Plaintiff's status on February 17, 1984 is not clear from the record, but under either the due process or the Eighth Amendment standard, plaintiff is entitled to judgment against defendant Tobler. See Ingraham v. Wright, 430 U.S. 651, 97 S.Ct. 1401, 51 L.Ed.2d 711 (1977). Tobler violated Williams' constitutional rights by using unreasonable force and intentionally inflicting unnecessary pain. Jailers have a difficult and responsible job, but in our constitutional system, they may not misuse their power over prisoners. In light of Tobler's intentional violation of Williams' constitutional rights and the injuries he inflicted, he should be liable to Williams in the amount of $5000 in damages. Plaintiff is also entitled to reasonable costs and attorney's fees pursuant to 42 U.S.C. § 1988.
Plaintiff also seeks punitive damages. The court may award punitive damages "when the defendant's conduct is shown to be motivated by evil motive or intent, or when it involves reckless or callous indifference to the federally protected rights of others." Smith v. Wade, 461 U.S. 30, 56, 103 S.Ct. 1625, 1640, 75 L.Ed.2d 632 (1983). After weighing all the evidence, the court finds that Tobler acted with evil intent and reckless disregard to Williams' constitutional rights. Williams is therefore entitled to punitive damages. Under all the circumstances, an award of punitive damages in the amount of $1000 is appropriate.
B. Claims Against Defendant Moran
Williams seeks damages against defendant Moran for failing to train, supervise, and control his subordinates, permitting them to abuse minority group inmates verbally and physically, and for taking no disciplinary action in response to Williams' beating. He asserted that racially motivated abuse and violence were rife at HCADC and that Moran tolerated racist comments and actions. The majority of the inmates at HCADC were black,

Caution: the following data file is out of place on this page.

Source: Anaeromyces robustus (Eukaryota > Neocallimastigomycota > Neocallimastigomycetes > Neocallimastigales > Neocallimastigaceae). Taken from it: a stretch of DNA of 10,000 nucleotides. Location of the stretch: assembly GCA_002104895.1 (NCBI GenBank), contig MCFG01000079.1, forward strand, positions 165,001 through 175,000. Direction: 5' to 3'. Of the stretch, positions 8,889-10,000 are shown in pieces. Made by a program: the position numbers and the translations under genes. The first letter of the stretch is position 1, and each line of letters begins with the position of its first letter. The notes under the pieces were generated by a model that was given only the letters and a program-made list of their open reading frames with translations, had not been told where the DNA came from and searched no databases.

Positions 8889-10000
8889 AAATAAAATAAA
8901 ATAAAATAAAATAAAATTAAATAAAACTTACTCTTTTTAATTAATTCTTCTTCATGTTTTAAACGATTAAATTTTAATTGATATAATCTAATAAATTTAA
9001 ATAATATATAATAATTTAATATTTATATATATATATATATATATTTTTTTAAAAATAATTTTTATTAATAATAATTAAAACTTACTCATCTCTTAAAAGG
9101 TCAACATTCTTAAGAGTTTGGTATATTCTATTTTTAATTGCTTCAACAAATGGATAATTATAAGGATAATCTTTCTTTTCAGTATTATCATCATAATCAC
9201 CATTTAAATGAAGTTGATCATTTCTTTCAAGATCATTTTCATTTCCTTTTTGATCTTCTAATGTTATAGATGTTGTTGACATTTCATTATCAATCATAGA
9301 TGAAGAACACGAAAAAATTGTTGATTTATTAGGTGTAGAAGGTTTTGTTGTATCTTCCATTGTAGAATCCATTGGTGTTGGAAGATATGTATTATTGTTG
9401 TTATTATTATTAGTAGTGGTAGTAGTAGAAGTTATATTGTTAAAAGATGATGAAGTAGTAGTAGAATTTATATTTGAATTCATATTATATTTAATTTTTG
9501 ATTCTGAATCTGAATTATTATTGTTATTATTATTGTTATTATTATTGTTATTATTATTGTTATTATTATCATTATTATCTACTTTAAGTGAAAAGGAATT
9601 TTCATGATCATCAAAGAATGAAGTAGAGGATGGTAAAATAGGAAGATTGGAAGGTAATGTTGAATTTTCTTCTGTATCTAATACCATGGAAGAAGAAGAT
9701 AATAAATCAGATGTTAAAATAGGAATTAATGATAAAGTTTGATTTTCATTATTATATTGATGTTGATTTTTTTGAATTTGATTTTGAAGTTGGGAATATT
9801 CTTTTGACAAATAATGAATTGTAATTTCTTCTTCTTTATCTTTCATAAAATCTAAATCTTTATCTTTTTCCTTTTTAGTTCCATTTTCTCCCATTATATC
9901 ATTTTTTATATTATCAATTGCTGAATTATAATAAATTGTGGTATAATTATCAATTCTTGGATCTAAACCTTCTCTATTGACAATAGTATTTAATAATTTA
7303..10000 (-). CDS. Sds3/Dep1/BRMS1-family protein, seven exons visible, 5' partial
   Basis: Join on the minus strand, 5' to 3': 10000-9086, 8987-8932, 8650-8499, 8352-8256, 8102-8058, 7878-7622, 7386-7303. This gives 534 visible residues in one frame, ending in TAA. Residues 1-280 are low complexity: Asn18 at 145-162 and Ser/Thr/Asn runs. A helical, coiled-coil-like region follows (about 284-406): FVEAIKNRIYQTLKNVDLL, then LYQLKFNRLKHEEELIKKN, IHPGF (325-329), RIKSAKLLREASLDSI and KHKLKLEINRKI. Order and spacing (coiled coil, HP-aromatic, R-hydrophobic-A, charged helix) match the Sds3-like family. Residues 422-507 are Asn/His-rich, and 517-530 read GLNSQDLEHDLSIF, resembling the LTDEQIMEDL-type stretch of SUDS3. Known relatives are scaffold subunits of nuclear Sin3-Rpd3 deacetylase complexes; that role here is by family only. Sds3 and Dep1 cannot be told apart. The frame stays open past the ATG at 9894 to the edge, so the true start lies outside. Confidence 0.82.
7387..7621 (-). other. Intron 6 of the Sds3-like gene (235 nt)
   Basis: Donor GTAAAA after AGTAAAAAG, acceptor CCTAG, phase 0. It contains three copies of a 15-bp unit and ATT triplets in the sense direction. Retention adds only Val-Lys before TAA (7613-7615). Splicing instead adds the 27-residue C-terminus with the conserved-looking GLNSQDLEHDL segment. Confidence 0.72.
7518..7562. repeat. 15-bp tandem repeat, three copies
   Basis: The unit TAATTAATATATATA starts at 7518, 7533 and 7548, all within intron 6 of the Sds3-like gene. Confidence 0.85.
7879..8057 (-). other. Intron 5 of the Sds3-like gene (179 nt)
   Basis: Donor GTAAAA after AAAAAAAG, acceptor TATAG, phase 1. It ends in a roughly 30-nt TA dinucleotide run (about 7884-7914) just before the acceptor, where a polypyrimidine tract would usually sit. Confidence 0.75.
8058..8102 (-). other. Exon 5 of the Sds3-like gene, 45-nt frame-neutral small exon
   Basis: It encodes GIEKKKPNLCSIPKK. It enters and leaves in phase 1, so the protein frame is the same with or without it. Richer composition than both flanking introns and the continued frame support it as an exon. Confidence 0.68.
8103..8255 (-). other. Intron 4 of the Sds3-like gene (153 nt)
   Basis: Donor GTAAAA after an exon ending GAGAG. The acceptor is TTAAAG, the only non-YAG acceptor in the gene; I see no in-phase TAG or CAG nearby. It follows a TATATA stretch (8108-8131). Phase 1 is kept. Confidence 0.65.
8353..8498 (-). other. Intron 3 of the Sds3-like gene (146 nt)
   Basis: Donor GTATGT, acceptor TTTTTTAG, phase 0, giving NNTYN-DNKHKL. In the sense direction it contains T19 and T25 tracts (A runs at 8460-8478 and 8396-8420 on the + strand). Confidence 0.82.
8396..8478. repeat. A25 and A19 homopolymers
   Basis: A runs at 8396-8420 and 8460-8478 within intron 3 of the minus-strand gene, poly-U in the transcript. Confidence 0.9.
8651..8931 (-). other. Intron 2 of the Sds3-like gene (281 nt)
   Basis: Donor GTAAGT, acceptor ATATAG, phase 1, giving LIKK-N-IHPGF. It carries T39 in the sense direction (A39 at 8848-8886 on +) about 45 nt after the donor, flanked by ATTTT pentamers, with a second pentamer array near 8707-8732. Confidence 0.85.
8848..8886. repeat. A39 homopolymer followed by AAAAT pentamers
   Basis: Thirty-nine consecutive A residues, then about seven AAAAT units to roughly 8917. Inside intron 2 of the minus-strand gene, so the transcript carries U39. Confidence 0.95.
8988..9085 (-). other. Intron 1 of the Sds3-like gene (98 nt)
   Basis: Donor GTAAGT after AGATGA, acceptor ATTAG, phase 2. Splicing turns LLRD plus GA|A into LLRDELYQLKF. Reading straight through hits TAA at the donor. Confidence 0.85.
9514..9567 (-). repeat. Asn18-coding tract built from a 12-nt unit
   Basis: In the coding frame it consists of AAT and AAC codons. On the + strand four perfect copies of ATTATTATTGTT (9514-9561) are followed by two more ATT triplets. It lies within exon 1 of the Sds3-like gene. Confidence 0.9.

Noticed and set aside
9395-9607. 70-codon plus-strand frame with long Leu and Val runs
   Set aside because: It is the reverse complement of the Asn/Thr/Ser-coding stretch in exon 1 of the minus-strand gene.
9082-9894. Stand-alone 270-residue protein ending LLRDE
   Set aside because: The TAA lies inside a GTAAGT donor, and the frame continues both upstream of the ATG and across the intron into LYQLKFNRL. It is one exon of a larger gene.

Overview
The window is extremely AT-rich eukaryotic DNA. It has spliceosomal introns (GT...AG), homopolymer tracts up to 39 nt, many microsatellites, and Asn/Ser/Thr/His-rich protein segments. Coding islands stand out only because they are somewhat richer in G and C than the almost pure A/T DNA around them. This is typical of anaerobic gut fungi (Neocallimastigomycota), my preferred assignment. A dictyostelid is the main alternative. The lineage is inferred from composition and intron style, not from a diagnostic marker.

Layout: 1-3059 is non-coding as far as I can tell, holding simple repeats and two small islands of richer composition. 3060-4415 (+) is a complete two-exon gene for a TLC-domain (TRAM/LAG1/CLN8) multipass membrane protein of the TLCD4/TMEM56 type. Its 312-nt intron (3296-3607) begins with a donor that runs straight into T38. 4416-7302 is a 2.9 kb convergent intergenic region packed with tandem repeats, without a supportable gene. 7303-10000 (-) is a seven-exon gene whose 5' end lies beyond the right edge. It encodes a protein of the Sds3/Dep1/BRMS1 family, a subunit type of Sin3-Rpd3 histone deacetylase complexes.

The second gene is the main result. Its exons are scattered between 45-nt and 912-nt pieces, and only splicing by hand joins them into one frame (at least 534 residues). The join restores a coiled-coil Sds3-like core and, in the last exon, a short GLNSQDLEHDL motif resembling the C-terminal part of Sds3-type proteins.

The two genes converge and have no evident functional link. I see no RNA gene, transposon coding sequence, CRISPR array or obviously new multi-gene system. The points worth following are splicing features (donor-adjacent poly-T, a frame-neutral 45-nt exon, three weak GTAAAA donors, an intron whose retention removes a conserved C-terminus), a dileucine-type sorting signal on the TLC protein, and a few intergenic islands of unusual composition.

Captain Moran became aware of the February 17 incident through routine incident reports, but did not perform or order any separate investigation.
A § 1983 plaintiff cannot shift the responsibility for injuries to the wrongdoer's supervisors on a theory of respondeat superior, but can prevail against a supervisor who causes plaintiff's injuries by breaching a duty to train, supervise, or control subordinates. See, e.g., Hahn v. McLey, 737 F.2d 771, 773 (8th Cir.1984) (per curiam). Plaintiff's testimony about other beatings or racial incidents in the jail was vague and conclusory. Plaintiff has not shown that Moran breached any duty to train or supervise his subordinates or that he had any knowledge of any abuses in the jail. While a more thorough investigation of the incident on February 17 would have been preferable, Moran's failure to conduct one did not injure plaintiff or rise to the level of a constitutional violation.
C. Claims for Injunctive Relief
Finally, plaintiff seeks to enjoin defendants from abusing prisoners in their custody and to require an inquiry into abuse of HCADC prisoners. These claims for injunctive relief are moot because Williams is no longer an HCADC prisoner. See, e.g., Watts v. Brewer, 588 F.2d 646, 648 (8th Cir.1978).
Plaintiff Cecil Williams was committed to the care and custody of the HCADC and its officials. While incarcerated, Williams was beaten and injured by a jailer without justification. This entitles him to judgment against that officer, but plaintiff has not proven his claims against the other defendants.
Accordingly, based upon the above and all the files, records, and proceedings herein,
IT IS HEREBY ORDERED that
1. Plaintiff is entitled to his costs and judgment against defendant Steven J. Tobler in the amount of $5000 actual or compensatory damages and $1000 punitive damages for violating plaintiff's constitutional rights.
2. Plaintiff is not entitled to relief against defendants Allan A. Moran or Salvatore A. Catapano, and the claims against them are dismissed with prejudice.
3. Plaintiff's claims for injunctive relief are dismissed as moot.
4. Any application for attorney's fees must be made within thirty days, pursuant to D.Minn.R. 6 and 4D.
LET JUDGMENT BE ENTERED ACCORDINGLY.